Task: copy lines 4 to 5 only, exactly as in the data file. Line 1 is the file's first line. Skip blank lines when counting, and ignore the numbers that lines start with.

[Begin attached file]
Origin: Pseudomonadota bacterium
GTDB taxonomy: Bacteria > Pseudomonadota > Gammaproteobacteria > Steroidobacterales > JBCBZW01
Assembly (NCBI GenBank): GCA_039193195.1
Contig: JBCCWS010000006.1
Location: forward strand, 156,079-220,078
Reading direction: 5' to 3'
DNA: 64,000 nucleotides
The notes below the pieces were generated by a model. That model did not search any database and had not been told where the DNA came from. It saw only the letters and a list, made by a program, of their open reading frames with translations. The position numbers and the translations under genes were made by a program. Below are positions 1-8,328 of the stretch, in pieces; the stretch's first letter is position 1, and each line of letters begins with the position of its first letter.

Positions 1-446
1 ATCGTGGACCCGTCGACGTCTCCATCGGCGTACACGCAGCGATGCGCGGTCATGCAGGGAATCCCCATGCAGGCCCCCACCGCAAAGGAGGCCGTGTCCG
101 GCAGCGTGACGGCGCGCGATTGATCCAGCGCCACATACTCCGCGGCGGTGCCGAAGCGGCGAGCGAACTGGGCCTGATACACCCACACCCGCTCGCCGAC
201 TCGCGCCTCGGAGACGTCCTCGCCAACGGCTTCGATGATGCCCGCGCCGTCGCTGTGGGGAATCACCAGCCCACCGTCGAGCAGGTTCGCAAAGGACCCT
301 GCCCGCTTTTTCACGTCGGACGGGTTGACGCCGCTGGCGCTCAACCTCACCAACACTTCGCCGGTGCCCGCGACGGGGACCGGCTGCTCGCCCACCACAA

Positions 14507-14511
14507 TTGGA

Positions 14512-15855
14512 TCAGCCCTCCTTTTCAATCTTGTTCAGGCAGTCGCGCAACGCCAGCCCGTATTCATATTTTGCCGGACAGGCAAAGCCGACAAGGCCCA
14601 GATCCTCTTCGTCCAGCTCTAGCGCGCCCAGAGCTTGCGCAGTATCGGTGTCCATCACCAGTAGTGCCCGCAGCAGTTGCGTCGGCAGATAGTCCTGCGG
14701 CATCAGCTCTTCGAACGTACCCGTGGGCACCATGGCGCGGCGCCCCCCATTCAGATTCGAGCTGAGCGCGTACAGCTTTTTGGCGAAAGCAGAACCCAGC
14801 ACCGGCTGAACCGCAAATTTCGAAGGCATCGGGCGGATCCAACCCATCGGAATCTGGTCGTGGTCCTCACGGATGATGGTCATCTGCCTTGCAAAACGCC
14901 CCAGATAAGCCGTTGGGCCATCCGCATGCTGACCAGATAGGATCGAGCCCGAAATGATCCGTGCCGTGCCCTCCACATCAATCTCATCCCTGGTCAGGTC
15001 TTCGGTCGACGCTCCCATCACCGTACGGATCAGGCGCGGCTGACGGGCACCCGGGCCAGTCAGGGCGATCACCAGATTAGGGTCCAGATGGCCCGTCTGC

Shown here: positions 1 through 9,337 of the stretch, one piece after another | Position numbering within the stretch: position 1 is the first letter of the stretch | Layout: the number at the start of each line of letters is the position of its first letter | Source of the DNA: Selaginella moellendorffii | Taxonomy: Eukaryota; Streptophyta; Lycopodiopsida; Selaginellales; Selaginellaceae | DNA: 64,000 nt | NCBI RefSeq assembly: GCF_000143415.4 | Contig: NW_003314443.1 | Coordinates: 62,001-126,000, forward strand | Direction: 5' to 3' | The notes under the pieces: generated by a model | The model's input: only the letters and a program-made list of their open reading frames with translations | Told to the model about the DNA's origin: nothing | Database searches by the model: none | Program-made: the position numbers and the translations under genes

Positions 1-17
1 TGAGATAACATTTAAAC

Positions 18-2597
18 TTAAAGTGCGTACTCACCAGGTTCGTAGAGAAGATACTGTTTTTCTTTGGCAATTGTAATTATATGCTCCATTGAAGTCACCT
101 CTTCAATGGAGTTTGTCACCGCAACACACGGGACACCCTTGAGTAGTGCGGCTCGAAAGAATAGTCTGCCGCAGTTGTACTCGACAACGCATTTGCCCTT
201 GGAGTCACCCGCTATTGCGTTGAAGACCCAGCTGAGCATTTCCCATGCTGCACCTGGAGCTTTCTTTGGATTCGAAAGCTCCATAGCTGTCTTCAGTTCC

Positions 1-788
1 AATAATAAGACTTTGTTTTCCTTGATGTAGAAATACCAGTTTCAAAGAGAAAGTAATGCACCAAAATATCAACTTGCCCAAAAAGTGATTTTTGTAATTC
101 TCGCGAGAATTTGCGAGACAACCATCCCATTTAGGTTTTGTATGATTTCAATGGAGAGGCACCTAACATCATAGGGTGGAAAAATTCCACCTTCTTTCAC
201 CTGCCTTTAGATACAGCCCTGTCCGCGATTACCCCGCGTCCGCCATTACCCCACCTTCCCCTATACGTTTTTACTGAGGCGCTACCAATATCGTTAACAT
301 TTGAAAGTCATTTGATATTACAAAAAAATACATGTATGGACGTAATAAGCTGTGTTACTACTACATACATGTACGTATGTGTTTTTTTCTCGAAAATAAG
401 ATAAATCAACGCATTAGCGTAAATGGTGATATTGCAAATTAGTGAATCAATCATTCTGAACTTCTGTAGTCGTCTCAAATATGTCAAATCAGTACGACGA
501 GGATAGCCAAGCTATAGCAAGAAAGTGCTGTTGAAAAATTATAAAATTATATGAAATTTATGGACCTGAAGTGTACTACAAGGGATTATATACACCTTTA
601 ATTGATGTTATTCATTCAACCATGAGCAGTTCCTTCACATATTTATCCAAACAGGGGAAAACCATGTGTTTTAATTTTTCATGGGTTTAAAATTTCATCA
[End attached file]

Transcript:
Contig: JBCCWS010000006.1
Location: forward strand, 156,079-220,078